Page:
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Last updated: Sat. Apr. 26, 2014 - 08:09 am EDT

COLUMN

Fort Wayne cop wants to help others find the peace he's known after deadly struggle

Al Glock will talk on national TV about how miracles protected him and his family

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Restoration presentation

Fort Wayne Police Sgt. Al Glock will appear on "The Restoration Road" TV program May 4 on the following channels:

WISE, Channel 33, at 5:30 a.m. and 7:30 a.m.

WPTA, Channel 21, at 2 a.m.

MyTV, Channel33.2, at 7 a.m.

For more information, go to mitchkruse.com:

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It is fitting that Al Glock's story is finally being told during the Easter season, because the Fort Wayne Police sergeant is convinced that what happened to him and three family members in a grocery parking lot 12 years ago is a testament to faith, rebirth, angels and, perhaps most of all, miracles.

“Taking somebody's life is not a pleasant thing, but God's timing is perfect, and there's a reason he puts us in situations,” said the 66-year-old Glock, 33-year veteran whose life-and-death confrontation with 41-year-old Eric Thomas on Oct. 26, 2002, was front-page news at the time – and, he hopes, will give inspiration and strength to others now, thanks to his forthcoming appearance on a nationally syndicated TV program.

Glock was off duty that night when he went to the Scott's Foods store at 4522 Maplecrest Road with wife Le-Ann, daughter Molly and niece Leah to cash a check. That's when he saw a “ratty looking” car parked near the door, the cigarette-puffing driver slouched down in the seat.

Suspecting trouble, Glock entered and noticed a man with several large bulges visible beneath his baseball jacket. Glock displayed his badge and said, “I want to talk to you.”

Thomas told Glock to get out of the way, and the two men grabbed each other and rolled out the door and into the parking lot, where Glock's family was in a van 20 feet away. Thomas – 11 years younger and 60 pounds heavier – struck Glock with two of the 10 bottles of whiskey hidden beneath his jacket and grabbed the officer's 9mm automatic pistol.

As the two struggled, Thomas held the Glock to Glock's head, shouted, “I'll fix you!” and fired, with the bullet tearing a crease through Glock's scalp.

“Now I know it's him or me,” Glock recalled. So he pulled the gun closer to him to gain control and cried out, “God help me now.” Glock was able to grab the pistol and toss it safely away, while Le-Ann stood nearby also invoking divine intervention: “In Jesus' name, I command you to leave my husband alone!”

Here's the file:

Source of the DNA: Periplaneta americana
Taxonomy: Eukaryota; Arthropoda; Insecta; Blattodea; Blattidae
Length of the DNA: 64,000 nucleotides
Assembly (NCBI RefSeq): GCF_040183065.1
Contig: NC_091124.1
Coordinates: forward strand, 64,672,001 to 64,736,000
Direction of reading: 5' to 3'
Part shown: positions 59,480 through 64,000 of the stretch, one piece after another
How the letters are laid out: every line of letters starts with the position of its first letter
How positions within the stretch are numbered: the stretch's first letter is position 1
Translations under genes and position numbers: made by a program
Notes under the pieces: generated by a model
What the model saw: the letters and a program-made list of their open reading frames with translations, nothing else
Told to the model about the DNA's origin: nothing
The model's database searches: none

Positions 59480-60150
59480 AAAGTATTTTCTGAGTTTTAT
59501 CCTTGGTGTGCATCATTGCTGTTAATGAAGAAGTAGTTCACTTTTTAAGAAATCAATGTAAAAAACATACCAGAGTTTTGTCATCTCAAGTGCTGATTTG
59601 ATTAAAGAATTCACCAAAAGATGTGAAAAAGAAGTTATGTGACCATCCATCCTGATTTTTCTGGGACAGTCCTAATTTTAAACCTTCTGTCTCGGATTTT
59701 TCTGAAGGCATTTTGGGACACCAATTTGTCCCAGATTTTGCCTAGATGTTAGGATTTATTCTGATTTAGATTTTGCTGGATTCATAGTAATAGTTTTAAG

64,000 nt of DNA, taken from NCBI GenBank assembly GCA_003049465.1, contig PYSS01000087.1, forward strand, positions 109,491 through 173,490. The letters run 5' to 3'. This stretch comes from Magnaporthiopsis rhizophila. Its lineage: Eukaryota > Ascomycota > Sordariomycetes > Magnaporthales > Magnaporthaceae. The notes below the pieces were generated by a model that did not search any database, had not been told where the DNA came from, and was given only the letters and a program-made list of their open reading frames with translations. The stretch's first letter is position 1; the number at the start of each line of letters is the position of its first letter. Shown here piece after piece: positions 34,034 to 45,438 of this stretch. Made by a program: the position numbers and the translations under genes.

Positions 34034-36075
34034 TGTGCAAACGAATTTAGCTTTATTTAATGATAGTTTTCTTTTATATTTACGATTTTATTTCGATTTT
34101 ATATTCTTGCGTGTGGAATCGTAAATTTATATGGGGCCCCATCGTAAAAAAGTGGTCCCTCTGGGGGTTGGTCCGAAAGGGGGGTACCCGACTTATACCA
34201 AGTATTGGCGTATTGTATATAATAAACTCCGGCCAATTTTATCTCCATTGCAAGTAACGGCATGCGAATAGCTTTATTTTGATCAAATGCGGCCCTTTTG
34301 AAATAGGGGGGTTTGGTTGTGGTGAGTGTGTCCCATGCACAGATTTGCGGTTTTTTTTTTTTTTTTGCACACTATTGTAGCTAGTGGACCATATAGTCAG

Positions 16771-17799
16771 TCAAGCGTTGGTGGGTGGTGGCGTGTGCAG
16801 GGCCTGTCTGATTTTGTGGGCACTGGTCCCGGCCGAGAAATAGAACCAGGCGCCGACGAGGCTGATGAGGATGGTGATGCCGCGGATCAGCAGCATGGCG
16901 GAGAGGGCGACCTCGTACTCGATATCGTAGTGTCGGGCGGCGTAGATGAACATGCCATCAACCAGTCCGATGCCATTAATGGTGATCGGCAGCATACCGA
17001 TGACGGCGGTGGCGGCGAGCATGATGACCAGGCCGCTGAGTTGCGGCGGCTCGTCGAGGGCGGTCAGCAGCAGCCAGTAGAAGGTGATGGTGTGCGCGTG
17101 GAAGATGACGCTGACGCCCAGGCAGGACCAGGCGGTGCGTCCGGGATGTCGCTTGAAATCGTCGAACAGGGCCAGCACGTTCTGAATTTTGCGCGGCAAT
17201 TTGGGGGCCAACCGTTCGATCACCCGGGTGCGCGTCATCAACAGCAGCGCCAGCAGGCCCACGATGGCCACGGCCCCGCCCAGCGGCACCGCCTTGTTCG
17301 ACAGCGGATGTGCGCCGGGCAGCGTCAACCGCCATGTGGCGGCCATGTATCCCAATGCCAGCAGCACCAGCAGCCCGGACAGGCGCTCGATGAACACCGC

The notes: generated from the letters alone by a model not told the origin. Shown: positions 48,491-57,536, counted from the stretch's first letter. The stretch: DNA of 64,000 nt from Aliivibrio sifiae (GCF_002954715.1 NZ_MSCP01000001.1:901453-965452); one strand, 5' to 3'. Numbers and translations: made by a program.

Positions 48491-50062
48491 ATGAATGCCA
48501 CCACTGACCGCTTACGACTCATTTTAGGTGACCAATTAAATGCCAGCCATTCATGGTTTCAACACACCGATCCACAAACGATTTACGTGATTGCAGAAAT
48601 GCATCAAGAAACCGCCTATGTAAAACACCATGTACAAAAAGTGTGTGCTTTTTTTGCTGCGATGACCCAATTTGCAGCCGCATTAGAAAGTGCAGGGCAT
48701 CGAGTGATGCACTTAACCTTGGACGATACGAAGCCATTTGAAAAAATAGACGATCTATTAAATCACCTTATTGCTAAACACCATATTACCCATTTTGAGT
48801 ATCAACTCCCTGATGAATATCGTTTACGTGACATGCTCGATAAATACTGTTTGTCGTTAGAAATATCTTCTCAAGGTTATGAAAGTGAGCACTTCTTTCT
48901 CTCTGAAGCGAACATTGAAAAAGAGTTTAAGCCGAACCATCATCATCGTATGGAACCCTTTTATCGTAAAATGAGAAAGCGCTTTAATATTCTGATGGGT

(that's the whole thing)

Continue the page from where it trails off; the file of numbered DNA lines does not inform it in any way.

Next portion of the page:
But Thomas continued the attack, hitting Glock in the head with another bottle before walking to the van and attempting to smash its windows with still another bottle and a parking lot sign anchored in concrete.

So, bleeding profusely, Glock retrieved his weapon and pulled the trigger. But the spent shell had jammed the mechanism, and the gun would not fire.

With the screams of his 16-year-old daughter and 13-year-old niece in his ears, Glock cleared the jam and fired three times. When the man known as “Biggie” because of his size refused to stop – Glock suspected he was wearing a bullet-proof vest, but it was later revealed that he had consumed both alcohol and cocaine -- Glock pulled the trigger three more times. And this time Thomas went down, for good.

Following the incident, he said, his family members were comforted by a woman believed to be a Scott's employee. Only after Glock tried to find and thank her did he learn that no employee matched the family's description. Call it mistaken identity if you like, but Glock has another explanation.

“There were three miracles that night,” said Glock, who became a Christian in 1974. “I got the gun away from him, he never challenged my wife, and there was that woman. Ask me if I believe in angels.”

And so he will talk about prayers answered on “Restoration Road” hosted by Pastor Mitch Kruse. If that name sounds familiar, it should: Kruse's family was famous for its annual classic-car auction in Auburn, but a series of financial and legal problems caused him to seek his own restoration by entering the ministry.

Glock still becomes emotional when remembering that night, but don't mistake tears for remorse.

“Taking a life is horrible. But he made that decision, I didn't,” said Glock, who spent four hours in the hospital, returned to work within three weeks and was cleared of any wrongdoing. He did what he did – and would do it again if necessary -- to enforce the law and to protect himself and his family.

Even so, the aftermath was not always easy. The girls experienced nightmares; Thomas' family filed an unsuccessful lawsuit. But, ultimately, the ordeal brought Glock's family together and strengthened Glock's faith.

“You can't go through something like that and not be changed in a positive or negative way. God has a miraculous way of making bad things good, and I have a peace that passes all understanding,” he said.

And perhaps that's why Glock was in that parking lot: So he could inspire others to endure and overcome their own challenges. Maybe it even explains why a TV show taped before last Thanksgiving is airing only now, as Christians celebrate the ultimate victory over sin and death.

kleininger@news-sentinel.com


This column is the commentary of the writer and does not necessarily reflect the views or opinions of The News-Sentinel. Email Kevin Leininger at kleininger@news-sentinel.com or call him at 461-8355.


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